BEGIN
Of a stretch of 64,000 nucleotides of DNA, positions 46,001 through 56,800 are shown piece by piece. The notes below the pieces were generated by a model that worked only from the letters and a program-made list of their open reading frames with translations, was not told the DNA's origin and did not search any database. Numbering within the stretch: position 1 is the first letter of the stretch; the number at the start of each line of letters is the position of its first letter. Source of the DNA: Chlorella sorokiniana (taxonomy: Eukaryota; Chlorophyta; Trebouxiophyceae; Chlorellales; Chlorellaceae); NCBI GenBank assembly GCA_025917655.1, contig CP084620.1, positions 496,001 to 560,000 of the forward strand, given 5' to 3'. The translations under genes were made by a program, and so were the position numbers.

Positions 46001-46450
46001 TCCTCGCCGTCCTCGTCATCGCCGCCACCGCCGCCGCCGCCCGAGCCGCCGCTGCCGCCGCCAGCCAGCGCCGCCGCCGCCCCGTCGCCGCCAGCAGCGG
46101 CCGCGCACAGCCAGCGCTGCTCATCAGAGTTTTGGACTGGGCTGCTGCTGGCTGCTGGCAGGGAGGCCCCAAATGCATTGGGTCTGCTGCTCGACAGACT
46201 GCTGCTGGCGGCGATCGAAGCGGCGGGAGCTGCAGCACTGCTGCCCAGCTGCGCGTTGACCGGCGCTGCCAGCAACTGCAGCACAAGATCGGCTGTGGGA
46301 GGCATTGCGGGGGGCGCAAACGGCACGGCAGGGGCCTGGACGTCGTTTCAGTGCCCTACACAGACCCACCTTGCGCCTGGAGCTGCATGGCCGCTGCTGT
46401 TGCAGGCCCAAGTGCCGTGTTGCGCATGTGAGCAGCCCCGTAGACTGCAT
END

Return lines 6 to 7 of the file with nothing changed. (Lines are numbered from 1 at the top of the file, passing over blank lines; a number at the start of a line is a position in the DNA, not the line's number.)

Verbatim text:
46301 GGCATTGCGGGGGGCGCAAACGGCACGGCAGGGGCCTGGACGTCGTTTCAGTGCCCTACACAGACCCACCTTGCGCCTGGAGCTGCATGGCCGCTGCTGT
46401 TGCAGGCCCAAGTGCCGTGTTGCGCATGTGAGCAGCCCCGTAGACTGCAT